(4)

The United States Agency for International Development (USAID) has an OFAC-specific license to operate in these conditions in Somalia that covers the organizations that USAID funds, but not organizations that operate with their own funding or funding solely from non-United States Government sources, and also not the non-United States Government funding of organizations that operate with both United States Government and non-United States Government funding, unless USAID authorizes both types of funding to be covered under such OFAC-specific license. Organizations that operate in al-Shabaab-controlled areas without such a license can be subject to prosecution for violating United States law, at least with respect to activities or transactions that involve al-Shabaab, even incidentally.

(5)

Prior to OFAC issuing USAID its license, no licenses for humanitarian assistance to the people of Somalia were issued before the United Nations declared a famine in al-Shabaab-controlled areas of Somalia.

(6)

In pursuit of eliminating aid in any form to terrorist organizations, Executive orders have had the effect of undoing protections for humanitarian operations in areas controlled by such organizations previously contained in the International Emergency Economic Powers Act (50 U.S.C.1701 et seq.) and sections 2339A and 2339B of title 18, United States Code (commonly known as the ‘‘Material Support Statutes’’). Furthermore, the prohibitions contained in such Executive orders and the Material Support Statutes discouraged and, in some instances, prohibited donors from contributing to aid efforts for all of Somalia. In some cases, the unintended consequences included preventing humanitarian organizations from establishing access to civilians and providing them with life-saving aid, while empowering terrorist organizations that became the sole conduit of aid.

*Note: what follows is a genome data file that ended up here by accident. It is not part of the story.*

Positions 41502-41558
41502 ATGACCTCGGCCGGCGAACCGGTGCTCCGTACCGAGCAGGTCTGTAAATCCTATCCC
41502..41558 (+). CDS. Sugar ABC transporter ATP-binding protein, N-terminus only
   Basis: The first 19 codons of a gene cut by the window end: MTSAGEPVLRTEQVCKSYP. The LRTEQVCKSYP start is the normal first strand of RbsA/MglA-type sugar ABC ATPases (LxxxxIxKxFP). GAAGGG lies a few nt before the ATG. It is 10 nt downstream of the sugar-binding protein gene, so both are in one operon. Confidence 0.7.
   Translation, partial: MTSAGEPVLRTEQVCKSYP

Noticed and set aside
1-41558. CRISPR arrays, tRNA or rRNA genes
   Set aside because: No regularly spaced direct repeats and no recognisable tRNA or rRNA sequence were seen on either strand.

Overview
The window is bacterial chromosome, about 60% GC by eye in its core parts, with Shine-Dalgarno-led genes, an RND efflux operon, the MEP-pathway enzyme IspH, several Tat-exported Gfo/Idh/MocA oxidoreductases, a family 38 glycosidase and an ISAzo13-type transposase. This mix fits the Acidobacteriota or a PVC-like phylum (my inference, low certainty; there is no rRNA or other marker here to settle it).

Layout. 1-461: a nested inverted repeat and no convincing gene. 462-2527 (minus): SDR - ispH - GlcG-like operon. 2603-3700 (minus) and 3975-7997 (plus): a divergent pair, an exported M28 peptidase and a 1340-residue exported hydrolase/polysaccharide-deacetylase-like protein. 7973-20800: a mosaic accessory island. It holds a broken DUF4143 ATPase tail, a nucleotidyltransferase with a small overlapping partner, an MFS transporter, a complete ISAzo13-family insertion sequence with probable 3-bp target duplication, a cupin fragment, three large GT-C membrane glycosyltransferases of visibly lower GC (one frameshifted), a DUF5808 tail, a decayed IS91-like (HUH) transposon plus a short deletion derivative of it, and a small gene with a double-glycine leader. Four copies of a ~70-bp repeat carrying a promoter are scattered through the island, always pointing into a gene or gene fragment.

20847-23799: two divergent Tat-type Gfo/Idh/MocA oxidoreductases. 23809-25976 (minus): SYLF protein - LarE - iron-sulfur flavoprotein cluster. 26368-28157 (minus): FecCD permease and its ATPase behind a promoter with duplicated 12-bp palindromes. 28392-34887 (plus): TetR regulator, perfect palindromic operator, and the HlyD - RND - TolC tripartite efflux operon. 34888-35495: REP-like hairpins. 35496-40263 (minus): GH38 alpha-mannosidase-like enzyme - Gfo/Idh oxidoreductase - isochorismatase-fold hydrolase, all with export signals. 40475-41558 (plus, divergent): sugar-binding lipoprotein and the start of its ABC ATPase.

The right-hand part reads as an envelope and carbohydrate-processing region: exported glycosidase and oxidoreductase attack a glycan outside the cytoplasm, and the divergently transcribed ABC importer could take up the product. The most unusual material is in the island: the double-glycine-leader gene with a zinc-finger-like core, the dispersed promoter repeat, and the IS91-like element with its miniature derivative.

3.

Sense of Congress

It is the sense of Congress that humanitarian organizations, acting in good faith and with the appropriate restrictions and controls in place, should not be prevented, directly or indirectly by Executive orders or counterterrorism laws, from accessing and providing aid to civilian populations before or early on in humanitarian crises, such as in the famine in al-Shabaab-controlled areas of Somalia.

4.

Amendments to section 203 of the International Emergency Economic Powers Act